On the airline’s Q3 earnings call, it was Chief Commercial Officer Andrew Nocella who broke it all down in response to an analyst question. Though to be fair, it sounded like he was reading his response right off a prepared statement. So this was not off the cuff by any stretch.
Andrew says that the number one reason ULCCs are struggling is that costs between the ULCCs and the legacy carriers are converging. If you were to have taken a shot of whisky every time United talked about cost convergence on the recent earnings call, you might not remember even being on the call.
There’s more than one reason for this cost convergence, and the ones Andrew rattled off were:
- ULCCs relied on really high utilization to get a leg up in the past, but the post-pandemic world doesn’t allow that to happen.
I’m not sure exactly what he means when he says this, but I assume it’s largely due to longer ground times needed, work rule improvements in favor of crews, pilot shortages, and possibly fewer opportunities to make money flying on the back of the clock. This wouldn’t impact Allegiant — a ULCC that has low ownership costs and has never cared about utilization — but it woud certainly impact Frontier and Spirit. For what it’s worth, Spirit’s utilization in Q2 2023 was 11.3 hours per day per aircraft while it was 12.8 in Q2 2019.
- The days of paying crews peanuts are over, because if a ULCC does that, it won’t have pilots. Labor cost differences are narrowing between airlines.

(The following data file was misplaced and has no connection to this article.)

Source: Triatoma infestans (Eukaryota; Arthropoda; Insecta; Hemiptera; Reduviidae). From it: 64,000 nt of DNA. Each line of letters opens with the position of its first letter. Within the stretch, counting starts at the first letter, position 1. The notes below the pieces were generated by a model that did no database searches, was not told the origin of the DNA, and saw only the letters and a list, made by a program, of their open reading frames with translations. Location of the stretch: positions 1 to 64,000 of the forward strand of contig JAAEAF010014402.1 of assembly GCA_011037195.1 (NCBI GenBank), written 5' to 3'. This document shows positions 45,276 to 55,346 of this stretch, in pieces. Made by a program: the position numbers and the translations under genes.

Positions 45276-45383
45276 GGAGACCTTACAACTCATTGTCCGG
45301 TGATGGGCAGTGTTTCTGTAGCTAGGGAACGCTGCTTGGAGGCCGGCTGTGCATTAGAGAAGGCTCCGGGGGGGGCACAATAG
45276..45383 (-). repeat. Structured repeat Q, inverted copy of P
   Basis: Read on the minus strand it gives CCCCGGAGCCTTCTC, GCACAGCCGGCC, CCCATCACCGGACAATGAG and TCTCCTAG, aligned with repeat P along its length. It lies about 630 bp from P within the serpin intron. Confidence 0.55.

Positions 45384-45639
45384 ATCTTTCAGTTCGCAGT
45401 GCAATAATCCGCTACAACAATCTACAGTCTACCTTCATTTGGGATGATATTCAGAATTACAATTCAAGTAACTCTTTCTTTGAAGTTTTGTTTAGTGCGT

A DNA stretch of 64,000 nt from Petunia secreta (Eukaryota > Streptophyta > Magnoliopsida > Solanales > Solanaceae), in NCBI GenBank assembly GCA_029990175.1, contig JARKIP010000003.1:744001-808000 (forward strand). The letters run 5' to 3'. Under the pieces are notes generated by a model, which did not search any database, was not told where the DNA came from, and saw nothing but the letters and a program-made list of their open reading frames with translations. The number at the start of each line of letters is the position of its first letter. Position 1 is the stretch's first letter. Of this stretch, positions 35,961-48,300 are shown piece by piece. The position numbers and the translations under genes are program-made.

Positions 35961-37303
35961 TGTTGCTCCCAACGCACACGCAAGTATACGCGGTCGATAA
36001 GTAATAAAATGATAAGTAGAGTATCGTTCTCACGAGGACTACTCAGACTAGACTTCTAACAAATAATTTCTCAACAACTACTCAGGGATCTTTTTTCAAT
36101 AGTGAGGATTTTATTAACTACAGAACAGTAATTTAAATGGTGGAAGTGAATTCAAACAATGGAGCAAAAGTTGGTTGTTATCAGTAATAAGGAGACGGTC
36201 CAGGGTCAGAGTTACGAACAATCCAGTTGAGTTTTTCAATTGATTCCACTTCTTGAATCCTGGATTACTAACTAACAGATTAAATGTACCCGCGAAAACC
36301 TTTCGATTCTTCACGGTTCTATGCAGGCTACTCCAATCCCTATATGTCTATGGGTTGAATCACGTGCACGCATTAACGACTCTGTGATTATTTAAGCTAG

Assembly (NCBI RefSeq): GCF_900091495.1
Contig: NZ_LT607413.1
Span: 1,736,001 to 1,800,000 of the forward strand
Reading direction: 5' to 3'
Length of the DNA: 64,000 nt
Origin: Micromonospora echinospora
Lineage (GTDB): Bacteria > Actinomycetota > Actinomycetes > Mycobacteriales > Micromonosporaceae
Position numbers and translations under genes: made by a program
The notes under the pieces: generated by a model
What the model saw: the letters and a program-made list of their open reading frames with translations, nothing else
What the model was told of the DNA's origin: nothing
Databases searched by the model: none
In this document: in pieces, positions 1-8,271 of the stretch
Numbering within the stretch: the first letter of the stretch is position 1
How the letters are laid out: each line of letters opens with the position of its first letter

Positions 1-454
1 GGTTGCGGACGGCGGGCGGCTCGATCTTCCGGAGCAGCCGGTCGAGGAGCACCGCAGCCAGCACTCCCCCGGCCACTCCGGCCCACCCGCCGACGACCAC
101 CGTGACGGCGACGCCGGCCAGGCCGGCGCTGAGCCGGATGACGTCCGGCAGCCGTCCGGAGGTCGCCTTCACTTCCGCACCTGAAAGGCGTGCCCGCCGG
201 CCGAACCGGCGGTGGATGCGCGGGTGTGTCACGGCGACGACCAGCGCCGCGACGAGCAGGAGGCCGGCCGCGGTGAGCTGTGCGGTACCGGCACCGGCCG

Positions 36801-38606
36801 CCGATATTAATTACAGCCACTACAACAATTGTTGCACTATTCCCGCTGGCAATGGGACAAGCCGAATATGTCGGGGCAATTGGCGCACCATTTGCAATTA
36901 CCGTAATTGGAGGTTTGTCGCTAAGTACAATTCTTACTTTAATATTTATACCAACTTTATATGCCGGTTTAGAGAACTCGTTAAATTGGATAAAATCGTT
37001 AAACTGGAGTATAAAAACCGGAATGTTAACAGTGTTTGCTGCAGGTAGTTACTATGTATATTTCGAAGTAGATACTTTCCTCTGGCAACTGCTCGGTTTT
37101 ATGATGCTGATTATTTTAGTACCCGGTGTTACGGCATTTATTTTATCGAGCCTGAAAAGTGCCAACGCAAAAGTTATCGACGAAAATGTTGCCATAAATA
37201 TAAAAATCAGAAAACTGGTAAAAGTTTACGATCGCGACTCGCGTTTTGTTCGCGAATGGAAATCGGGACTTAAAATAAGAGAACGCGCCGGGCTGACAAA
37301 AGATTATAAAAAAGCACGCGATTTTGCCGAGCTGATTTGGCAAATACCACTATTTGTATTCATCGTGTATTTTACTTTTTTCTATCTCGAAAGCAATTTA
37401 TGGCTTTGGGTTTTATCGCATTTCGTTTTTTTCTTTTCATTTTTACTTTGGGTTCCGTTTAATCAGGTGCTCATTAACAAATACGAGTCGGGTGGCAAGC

This is true, at least for now. But I’m always just assuming we’re only one big downturn away from another round of bankruptcies and wage cuts. The other piece of this, however, is that the key to keeping labor costs low is growing fast. It’s what Delta CEO Ed Bastian calls “juniority.” Having a more green workforce is cheaper, but if you stop growing as fast, the labor groups age and wages rise with more seniority. Growth is something we’ll get to a bit later.
- ULCCs already fly really big airplanes, but now the legacies (United touts its own work, of course) are catching up, reducing unit costs.
The ULCCs have done some upgauging of their own but that’s largely already done. Spirit’s weapon of choice was primarily the A320, but now it’s increasingly the A321 (when the Pratts allow the airplanes to actually fly). Frontier used to fly A319s like crazy and even some A318s way back. Now those are gone and A321s are growing in importance. There isn’t anywhere further up they can go since widebodies are not on the table.